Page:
Every October people are swept up in a sea of pink and inundated with mammogram reminders as part of Breast Cancer Awareness Month efforts. And for good reason: More than 232,000 new cases of invasive breast cancer are diagnosed in women every year, and more than 39,000 women die of breast cancer every year, according to U.S. data from the American Cancer Society. But all of the talk leaves many people with later stages of breast cancer out of the conversation. When the focus is on taking preventative measures, those who have long since been diagnosed with breast cancer need their own outlet from which to gain strength and receive support.
Fortunately, there are options for breast cancer patients who no longer benefit from early detection and prevention campaigns. The pharmaceutical company Novartis is one organization working to fill this void in the cancer awareness sphere with its Count Us, Know Us, Join Us support network. As stated on its site, the initiative recognizes that “this is a community that has different physical and emotional needs from those in earlier stages of breast cancer.” Novartis has partnered with a number of advocacy groups to give those living with breast cancer and their loved ones a voice.
With Count Us, Know Us, Join Us, patients with advanced breast cancer can find information on treatment, support, and how to get involved with a thriving community of people living with advanced breast cancer. And as a symbolic gesture, patients can add their name to the virtual list of members and show that they are indeed being counted.
Breast cancer is a complex experience that affects each patient in a vastly different way. Just as there’s no one-size-fits-all approach to treatment, there’s no uniform way of connecting with survivors. Count Us, Know Us, Join Us is a reminder of how we each need personal support that is loving and meaningful to us.
Image via Shutterstock
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Thursday, August 8th, 2013
Becoming a parent was the very first time I thought about my own mortality with any sort of meaning. Having children made me want to live until I was incredibly old. It was also about this time that my husband and I lost two friends to cancer. I realized that even the healthiest of us can be struck down by cancers that seem inexplicable. The powerlessness that comes with the fear of life-threatening disease can be overwhelming, especially when we stare into the eyes of our children and see all the things from kindergarten to college graduation and beyond that we want to be there for, by their side.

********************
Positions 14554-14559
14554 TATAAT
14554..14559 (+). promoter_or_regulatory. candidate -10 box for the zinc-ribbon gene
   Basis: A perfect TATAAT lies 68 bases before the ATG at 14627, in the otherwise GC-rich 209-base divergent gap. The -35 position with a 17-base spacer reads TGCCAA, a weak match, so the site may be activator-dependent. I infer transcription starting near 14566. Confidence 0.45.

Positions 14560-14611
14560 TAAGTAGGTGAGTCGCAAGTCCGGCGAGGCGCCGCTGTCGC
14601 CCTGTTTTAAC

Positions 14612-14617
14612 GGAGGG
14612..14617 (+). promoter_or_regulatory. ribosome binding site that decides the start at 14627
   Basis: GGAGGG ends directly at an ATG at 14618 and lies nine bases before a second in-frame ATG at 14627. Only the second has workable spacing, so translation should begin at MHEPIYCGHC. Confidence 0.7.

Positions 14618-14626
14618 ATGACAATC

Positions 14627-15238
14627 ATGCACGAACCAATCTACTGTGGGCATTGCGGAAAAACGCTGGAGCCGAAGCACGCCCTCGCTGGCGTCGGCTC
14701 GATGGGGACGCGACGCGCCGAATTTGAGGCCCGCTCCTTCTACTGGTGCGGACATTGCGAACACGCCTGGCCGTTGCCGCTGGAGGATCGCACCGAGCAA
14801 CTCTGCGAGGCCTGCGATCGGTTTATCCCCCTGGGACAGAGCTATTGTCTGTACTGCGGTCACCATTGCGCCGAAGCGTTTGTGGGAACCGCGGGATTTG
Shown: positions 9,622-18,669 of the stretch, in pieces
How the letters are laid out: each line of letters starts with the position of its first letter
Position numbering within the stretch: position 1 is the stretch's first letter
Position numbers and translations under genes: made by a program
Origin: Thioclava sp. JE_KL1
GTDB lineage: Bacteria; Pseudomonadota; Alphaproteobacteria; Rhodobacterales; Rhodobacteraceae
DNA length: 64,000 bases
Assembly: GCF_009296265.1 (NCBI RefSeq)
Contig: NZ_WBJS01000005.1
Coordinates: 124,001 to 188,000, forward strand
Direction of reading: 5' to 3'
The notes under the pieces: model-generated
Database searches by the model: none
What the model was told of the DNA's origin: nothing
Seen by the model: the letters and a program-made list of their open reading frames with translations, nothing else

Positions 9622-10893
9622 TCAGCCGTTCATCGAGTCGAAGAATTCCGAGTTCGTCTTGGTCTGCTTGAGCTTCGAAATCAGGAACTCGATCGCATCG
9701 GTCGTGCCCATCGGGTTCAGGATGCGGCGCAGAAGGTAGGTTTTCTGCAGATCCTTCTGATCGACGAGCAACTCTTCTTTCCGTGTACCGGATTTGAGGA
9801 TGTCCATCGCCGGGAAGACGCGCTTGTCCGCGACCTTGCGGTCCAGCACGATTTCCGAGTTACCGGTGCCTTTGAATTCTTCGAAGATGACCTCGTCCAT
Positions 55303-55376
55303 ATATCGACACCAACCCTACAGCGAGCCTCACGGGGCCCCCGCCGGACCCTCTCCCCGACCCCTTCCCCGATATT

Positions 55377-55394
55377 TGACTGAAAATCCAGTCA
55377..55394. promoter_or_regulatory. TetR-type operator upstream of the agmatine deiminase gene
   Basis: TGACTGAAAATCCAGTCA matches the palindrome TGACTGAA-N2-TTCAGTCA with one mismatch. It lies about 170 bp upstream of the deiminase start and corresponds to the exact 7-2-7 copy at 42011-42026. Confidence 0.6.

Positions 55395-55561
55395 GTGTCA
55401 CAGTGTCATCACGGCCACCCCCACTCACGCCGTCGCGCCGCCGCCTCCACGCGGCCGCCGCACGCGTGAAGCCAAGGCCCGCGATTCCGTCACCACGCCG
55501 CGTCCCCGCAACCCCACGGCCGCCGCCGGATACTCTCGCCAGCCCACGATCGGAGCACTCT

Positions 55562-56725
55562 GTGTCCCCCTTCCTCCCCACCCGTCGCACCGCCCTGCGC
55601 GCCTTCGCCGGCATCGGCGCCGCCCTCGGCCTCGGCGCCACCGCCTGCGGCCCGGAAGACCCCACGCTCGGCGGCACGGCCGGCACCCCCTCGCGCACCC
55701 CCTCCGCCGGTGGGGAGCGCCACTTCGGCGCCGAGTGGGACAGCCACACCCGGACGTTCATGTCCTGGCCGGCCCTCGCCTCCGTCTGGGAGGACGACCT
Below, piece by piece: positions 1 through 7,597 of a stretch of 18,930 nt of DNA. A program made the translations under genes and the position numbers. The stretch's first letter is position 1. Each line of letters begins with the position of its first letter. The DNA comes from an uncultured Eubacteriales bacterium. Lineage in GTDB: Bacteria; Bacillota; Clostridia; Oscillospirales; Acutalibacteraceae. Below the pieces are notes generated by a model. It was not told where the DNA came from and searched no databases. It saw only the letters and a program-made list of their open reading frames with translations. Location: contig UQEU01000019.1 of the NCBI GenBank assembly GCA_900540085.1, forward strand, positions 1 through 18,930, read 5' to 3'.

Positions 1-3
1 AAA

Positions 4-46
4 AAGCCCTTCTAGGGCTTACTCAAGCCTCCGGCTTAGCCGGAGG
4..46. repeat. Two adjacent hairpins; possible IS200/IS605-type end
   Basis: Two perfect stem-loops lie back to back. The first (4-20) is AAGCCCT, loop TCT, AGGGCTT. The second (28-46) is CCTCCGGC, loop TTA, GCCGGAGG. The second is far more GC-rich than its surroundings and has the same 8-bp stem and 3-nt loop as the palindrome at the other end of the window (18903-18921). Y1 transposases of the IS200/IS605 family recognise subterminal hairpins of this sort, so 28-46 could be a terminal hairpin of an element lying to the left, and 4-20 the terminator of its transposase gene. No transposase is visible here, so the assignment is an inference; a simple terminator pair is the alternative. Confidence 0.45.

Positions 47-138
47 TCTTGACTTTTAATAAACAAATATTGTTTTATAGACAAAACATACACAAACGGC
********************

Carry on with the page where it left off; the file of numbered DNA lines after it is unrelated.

Over recent years I’ve wished that I could do something that would in some way help the many amazing organizations that help push for advancements in research, so that we get closer to finding the cures for the diseases that take our loved ones too soon. This is why I am very proud to share with you my partnership with Belly Bandit. In case you don’t know what this marvelous piece of equipment is for, it’s an ingenious way to tuck, tighten, and sculpt that post-partum belly. Fear not: This is no medieval-corset torture device, but instead a carefully structured band that wraps around your tummy and helps you to engage those oh-so-important muscles that we need to bring our possibly loose and flabby midsections (I know mine was!) back to what we had prebaby, or dreamed of in past years!
The amazing team at Belly Bandit is, like myself, passionate about helping women look good and feel good. This year we decided to go a little further and create an Organic Pink Belly Bandit that helps to support the Shades of Pink Foundation, while being green at the same time. The organization’s mission:
“Many women who are diagnosed with breast cancer have extra financial burdens placed on them during treatment and recovery. Common issues are insurance payments, food, transportation, childcare, and other essentials of daily life. Shades of Pink Foundation offers temporary financial assistance during their time in need.”
For both the Belly Bandit team and me, this is a very personal project. They would like to dedicate it to their beloved friend Suzanne Herman who lost her battle with breast cancer, and I would like to dedicate it to those still fighting.
So whether it’s our pink Belly Bandit or a charity walk, or a mammogram that you take part in, join us in taking a little control in the fight against breast cancer, and raise awareness for yourself, your family and your friends.
To purchase the Rosie Pope Pink Organic Belly Bandit:
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Thursday, May 30th, 2013
This post was written by our friends at Celebrity Baby Scoop.
Mother-of-six Angelina Jolie shocked fans with the news of her recent preventative double mastectomy. After testing positive for a faulty BRCA1 gene, the Academy Award-winning actress put the spotlight on the sensitive procedure that many other women have elected to have.
Angelina is not the first famous woman to open up about this surgery. Let’s take a look at five celebrity moms who have undergone the procedure.
After losing her mom to ovarian cancer and then learning that she has the BRCA1 gene mutation, Angelina Jolie, 37, opted to have a preventive double mastectomy. She also plans to have her ovaries removed.
In May 2013, the Salt star went public about the procedure in an op-ed piece, writing that she felt “empowered” by her decision. “Life comes with many challenges,” she wrote. “The ones that should not scare us are the ones we can take on and take control of.”
At age 36, Christina Applegate was diagnosed with breast cancer in April 2008. At first, she opted to have a lumpectomy. But after learning she was a carrier of the BRCA1 gene mutation, she chose to have both breasts removed in a bilateral mastectomy, followed by reconstructive surgery a few months later.
“It came on really fast. It was one of those things that I woke up and it felt so right,” she told Oprah Winfrey. “It just seemed like, ‘I don’t want to have to deal with this again. I don’t want to keep putting that stuff in my body. I just want to be done with this.’ And I was just going to let them go.”